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Treating inflammation & infection with cabbage poultices - organic chickens and quail

I first used a cabbage poultice some ten years ago on one of my serial broody hens, Lucky. She was always sitting with or without eggs and often with some results she probably didn't count on, see below! After one particularly long period of being broody in which she sat with, or rather partially wedged underneath, three other hens, I noticed she developed a limp. When she came off the nest she began to lift her one leg off the ground and hold it tightly in a ball, as if some involuntary nerve spasm was forcing this to happen. 

Organically raised hen and chicks

As I could find nothing obviously wrong with her foot or leg, I asked the advice of a friend of mine, an organic dairy farmer, who as part of her continuing education had spent several months shadowing an organic vet. She suggested Lucky might have a constriction in her leg caused by a swelling on her 'knee' and it was true she did have what seemed the very slightest evidence of scaly leg mite in this area. My friend Marie-Agnès suggested that I tried a cabbage poultice, traditionally used here in France for many conditions including inflammation due to sprains, strains and cancers. I put a poultice on Lucky over the following five nights it was so successful I have always kept part of the ingredients 'on ice' and ready just in case.

Injured quail cabbage poultice
Recently I had occasion to use this poultice again on two cases which turned up simultaneously, one of my quail, Drusilla injured her foot and my neighbour's hen had a case of suspected bumblefoot. As I already mentioned before, one of the ingredients I always have in stock in the freezer. This is organic pig's lard which I rendered down from trimmings given to me freely by our organic butcher. It might be an idea, if you have one near you to ask, as I do find this type of fat very suitable as a carrier for making any kind of poultice. I have, at a pinch also used coconut oil but it melts very quickly particularly on a hot foot, whereas the lard keeps its form for longer.


This poultice keeps very well in a cool place, so you can make enough for five treatments at a time. Just consider when preparing it that it is the cabbage that is the active ingredient so you need by volume more of it than the fat. 

Savoy cabbage poultice organic poultry  

Brassicas - Anti-inflammatory and Anti-microbial Properties


Cabbage contains several anti-inflammatory nutrients, including:
- anthocyanins (flavenoids which make the red/blue pigment in fruit and vegetables) these are obviously more prevalent in red cabbage,
- polyphenols (antioxidants) present in abundance in all kinds of cabbage and
- the amino acid l-gluthamine.

Cabbage also contains:
- the glucosinolate, sinigrin, which has anti-microbial properties. The Savoy cabbage I use is the one with a higher proportion of sinigrin, which is also prevalent in the seeds of another brassica, black mustard and was used historically in medicine as a 'mustard plaster'. Sinigrin is now being looked at in relation to cancer prevention and treatment, in particular colon, bladder and prostate cancers. Research published in 2014 also highlighted the potential of sinigrin as an anti-cancer agent for liver cancer.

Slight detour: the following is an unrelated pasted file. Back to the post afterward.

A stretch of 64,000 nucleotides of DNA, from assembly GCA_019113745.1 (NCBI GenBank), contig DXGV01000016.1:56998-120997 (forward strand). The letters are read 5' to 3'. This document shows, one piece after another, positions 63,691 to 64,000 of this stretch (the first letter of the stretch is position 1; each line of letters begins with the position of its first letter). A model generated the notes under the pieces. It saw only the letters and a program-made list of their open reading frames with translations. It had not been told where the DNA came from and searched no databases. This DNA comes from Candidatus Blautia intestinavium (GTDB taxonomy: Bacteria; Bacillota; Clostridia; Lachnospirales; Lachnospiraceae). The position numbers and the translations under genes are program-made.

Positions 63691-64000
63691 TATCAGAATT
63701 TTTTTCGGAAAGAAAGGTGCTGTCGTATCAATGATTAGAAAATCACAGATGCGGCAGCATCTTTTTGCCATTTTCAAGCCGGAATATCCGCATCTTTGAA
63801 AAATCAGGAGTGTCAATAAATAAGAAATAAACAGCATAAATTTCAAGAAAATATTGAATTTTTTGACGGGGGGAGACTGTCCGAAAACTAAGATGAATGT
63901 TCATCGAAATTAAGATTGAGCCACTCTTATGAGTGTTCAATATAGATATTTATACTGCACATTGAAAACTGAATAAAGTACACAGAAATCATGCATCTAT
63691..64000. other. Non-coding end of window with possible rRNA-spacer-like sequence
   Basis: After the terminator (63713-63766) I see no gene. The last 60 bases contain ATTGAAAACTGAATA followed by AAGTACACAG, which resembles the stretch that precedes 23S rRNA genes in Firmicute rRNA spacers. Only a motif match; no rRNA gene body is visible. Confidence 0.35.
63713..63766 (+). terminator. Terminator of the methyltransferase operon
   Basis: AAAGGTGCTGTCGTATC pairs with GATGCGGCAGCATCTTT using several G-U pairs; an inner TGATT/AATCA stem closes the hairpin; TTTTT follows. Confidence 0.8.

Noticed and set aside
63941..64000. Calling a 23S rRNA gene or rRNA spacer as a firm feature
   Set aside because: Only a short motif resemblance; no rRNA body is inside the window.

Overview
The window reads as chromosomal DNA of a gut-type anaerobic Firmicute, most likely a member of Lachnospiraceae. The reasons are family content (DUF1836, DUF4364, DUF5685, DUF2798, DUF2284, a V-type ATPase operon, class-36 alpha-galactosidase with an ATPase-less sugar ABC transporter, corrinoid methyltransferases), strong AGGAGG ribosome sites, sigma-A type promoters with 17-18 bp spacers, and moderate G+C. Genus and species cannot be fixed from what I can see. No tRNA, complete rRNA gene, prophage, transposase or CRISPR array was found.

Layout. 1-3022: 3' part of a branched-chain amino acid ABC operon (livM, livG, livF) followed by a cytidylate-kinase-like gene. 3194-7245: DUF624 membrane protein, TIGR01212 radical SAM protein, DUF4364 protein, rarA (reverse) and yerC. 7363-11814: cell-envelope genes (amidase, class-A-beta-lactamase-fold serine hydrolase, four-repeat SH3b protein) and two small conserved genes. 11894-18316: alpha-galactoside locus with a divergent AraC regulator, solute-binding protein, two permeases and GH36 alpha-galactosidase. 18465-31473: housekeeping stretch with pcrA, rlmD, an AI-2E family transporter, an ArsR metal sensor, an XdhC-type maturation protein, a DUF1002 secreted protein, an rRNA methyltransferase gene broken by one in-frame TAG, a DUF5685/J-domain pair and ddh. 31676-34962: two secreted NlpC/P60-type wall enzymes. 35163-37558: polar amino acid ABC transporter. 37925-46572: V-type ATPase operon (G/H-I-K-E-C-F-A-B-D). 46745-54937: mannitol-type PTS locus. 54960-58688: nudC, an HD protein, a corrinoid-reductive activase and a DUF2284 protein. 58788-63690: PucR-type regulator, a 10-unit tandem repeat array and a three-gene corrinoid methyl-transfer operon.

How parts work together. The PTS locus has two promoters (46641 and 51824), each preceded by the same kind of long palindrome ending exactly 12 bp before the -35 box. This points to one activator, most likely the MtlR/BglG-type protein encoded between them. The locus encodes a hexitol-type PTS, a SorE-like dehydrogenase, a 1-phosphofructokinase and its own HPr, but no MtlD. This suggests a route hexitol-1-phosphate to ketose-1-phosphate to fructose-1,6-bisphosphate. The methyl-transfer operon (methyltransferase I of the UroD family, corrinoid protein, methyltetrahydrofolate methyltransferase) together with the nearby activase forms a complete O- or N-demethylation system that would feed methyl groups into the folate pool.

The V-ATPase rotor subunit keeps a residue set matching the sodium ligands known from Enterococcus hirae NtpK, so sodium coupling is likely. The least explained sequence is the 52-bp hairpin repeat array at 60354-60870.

Timing


Cabbage poultice for bumblefoot
The best time to put a poultice on poultry is at night, cabbage poultices, particularly when made with a delicious organic fat can be very interesting to a bird, even one who has just dined. I like to put the poultice on and then put the patient to bed in a cardboard box in the dark. In the morning I get the poultice off early so the patient doesn't have time to investigate, start to unravel and/or eat the poultice. A cabbage poultice has the ability to withdraw toxins, so it's best not to let the bird get a chance of eating it. However, with the very professional vet bandage (above) we did make an exception as there was no way my neighbour's hen could break into it!

Ingredients and Materials


organic Savoy cabbage poultice
Several large leaves of organic cabbage, I like to use Savoy but I have used red cabbage too.
A walnut-sized piece of pig's lard
Organic cotton wool (25% of the World's pesticides are used in the production of cotton)
A bandage, or in my case remnant strips of organic fabric or old organic tee shirts!
 

Method


Making a cabbage poultice
Chop cabbage roughly and then dice using a stick blender or liquidiser.

Add fat and make it into a smooth green paste. You can obviously do this all by hand but you will need to chop the cabbage very finely to extract the maximum amount of juice to be carried by the fat.

Using a cabbage poultice for bumblefoot
Liberally spread over affected area, I like to make it about 1cm (½") thick.

Cover with cotton wool, paying particular attention, when treating a foot as in this case (right) to the area between the claws, this helps to keep the whole preparation together whilst getting ready for the final bandage.

My neighbour works for the local vet so she had some very professional-looking additional stretch wrappings! 

using a professional stretch vet's bandage bumblefoot

Treating a chicken for bumblefoot with a cabbage poulticeAs I mentioned above, I put a fresh poultice on each night for five nights and this brought down the swelling on both Lucky and my quail. For my neighbour's hen, the swelling came down to reveal the tell-tale black 'scar' of bumblefoot, so we applied one drop of Tea Tree essential oil dissolved in one teaspoon of coconut oil evening and morning for five days, when the scar opened up and the hard pad of infection came out of its own accord. My neighbour then went on to disinfect the area further and bandage it up.